As far as I’m aware this record wasn’t released on CD until very recently and, fortunately, a public-spirited person has put the tracks from the original album and some previous unreleased material on Youtube, so I’ve seized the opportunity to post the track which did so much to inspire me about jazz when I was 18 years old. There’s so much to enjoy in this piece, including the superb drumming of Carl Burnett and virtuosic piano of Milcho Leviev, but the star of the performance for me is Art Pepper (who also wrote the tune). His playing is at times lyrical and at times agonized, but always compelling and this band was especially good at spontaneous transitions of mood and dynamic. I love this performance, and I hope some of you will too.

P.S. Incidentally, Humphrey Lyttelton was born in May 1921 so he would have been 100 this May had he lived.

Pennies from Heaven – Lester Young

Posted in Jazz with tags , , , on July 27, 2021 by telescoper

Well, some proper rain has arrived at last. I think the plants in my garden are pleased so I thought I’d celebrate with this lovely version of Pennies from Heaven (“Every time it rains it rains Pennies from Heaven”) by the great Lester Young recorded live in a small club, Olivia Davis’s Patio Lounge in Washington D.C., in 1956. In about 1981 bought a set of several LPs recorded over this six-night residency with a house trio led by Bill Potts on piano. People say that “Pres” was in decline at this stage of his life, but it doesn’t sound like that to me from the recrods. The band was a bit nervous when they met their esteemed guest before the first night’s performance as there was no time for a rehearsal, but they gelled immediately playing a selection of blues and standards. Lester Young didn’t need much to send him on his thoughtful way – he often paid even less attention to the tune than he does here – and he clearly enjoyed himself in this modest setting.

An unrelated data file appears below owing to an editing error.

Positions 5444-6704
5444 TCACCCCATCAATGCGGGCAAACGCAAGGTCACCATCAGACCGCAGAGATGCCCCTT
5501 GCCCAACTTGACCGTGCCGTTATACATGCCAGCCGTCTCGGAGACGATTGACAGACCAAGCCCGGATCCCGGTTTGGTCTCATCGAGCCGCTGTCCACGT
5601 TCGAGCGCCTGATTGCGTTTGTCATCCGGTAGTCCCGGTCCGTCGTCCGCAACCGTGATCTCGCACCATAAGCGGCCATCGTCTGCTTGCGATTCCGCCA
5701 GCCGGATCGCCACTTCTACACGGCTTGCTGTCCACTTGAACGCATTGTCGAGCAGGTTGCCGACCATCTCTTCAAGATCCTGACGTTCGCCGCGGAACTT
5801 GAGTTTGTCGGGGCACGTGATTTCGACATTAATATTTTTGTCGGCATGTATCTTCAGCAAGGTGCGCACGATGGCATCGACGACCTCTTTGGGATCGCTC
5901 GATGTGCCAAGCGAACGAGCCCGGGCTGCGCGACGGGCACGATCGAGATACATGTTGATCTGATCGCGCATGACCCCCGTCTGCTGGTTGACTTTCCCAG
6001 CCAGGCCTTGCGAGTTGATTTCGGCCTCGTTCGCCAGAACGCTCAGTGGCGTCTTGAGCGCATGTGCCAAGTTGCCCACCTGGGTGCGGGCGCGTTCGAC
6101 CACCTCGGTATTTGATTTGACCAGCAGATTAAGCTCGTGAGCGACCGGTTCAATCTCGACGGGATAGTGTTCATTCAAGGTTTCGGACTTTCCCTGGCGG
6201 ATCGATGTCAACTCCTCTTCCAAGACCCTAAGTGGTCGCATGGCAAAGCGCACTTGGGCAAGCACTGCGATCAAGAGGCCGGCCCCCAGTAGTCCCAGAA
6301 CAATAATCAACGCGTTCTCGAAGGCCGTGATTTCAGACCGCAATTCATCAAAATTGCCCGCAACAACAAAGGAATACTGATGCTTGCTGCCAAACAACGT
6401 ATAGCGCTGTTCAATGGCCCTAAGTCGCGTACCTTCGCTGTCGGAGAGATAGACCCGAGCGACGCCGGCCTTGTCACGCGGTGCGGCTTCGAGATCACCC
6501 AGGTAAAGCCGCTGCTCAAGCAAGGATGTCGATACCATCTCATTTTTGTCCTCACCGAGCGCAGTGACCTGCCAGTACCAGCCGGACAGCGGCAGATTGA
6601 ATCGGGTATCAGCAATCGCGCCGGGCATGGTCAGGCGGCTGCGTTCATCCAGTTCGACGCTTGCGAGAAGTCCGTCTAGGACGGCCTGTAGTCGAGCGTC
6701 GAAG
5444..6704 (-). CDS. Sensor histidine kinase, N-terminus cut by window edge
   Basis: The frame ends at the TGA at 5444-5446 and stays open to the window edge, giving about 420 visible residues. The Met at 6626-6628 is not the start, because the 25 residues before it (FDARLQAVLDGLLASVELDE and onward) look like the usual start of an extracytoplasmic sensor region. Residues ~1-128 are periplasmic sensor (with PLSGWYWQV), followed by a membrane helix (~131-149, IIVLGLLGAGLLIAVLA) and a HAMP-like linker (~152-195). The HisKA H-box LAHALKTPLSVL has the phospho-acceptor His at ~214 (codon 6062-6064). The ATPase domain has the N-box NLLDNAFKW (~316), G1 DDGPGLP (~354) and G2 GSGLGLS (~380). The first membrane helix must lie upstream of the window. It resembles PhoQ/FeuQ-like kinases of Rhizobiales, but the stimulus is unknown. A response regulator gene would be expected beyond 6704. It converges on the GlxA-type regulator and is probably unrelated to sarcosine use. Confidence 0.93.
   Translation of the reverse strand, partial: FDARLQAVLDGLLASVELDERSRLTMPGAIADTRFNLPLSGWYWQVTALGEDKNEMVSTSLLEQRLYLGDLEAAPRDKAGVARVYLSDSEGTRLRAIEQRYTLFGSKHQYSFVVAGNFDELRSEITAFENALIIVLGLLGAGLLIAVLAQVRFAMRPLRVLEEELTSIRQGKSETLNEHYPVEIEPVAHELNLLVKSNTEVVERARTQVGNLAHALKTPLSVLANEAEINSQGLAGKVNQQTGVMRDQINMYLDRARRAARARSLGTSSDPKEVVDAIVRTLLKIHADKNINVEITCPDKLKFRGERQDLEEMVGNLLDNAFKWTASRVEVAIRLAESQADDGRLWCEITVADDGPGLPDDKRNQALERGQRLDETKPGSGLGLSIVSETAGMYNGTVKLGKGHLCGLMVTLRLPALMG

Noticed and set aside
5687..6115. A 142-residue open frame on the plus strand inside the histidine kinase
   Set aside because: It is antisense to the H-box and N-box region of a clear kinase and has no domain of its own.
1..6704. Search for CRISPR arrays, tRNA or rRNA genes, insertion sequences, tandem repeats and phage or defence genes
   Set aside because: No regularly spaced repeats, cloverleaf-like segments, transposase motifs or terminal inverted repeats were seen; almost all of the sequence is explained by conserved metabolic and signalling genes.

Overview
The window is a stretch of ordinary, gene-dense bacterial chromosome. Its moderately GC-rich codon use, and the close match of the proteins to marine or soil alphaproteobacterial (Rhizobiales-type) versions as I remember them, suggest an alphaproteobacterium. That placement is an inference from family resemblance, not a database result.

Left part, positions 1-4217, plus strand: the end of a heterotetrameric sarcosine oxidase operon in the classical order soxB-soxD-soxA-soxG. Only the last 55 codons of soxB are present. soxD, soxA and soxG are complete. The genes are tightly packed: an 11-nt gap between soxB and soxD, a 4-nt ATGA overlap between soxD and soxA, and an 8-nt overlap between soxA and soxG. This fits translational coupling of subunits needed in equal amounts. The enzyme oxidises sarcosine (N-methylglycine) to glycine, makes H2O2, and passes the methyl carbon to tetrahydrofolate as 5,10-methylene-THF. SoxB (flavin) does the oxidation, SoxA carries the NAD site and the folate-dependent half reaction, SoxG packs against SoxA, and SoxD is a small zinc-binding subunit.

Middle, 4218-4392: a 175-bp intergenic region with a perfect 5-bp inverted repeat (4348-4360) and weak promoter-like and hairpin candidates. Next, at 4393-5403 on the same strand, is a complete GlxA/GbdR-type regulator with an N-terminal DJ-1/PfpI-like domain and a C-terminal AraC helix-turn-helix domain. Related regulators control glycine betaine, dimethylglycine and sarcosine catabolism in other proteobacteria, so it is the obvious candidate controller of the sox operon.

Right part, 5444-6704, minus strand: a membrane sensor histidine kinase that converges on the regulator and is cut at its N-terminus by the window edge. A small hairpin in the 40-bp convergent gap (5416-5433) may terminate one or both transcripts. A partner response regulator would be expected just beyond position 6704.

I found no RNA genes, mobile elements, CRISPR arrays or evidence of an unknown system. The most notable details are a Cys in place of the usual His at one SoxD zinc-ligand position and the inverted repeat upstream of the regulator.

I’m Old Fashioned – Curtis Fuller

Posted in Jazz with tags , , , , on May 15, 2021 by telescoper

Saddened to hear of the death last week of the great Jazz trombonist Curtis Fuller I’ve been thinking of an appropriate track to play. Fuller had a long and distinguished career alongside many great artists which makes it difficult to pick just one track as a tribute, but as so often is the case I found myself gravitating back to the late 1950s which I think is probably my favourite period in Jazz history.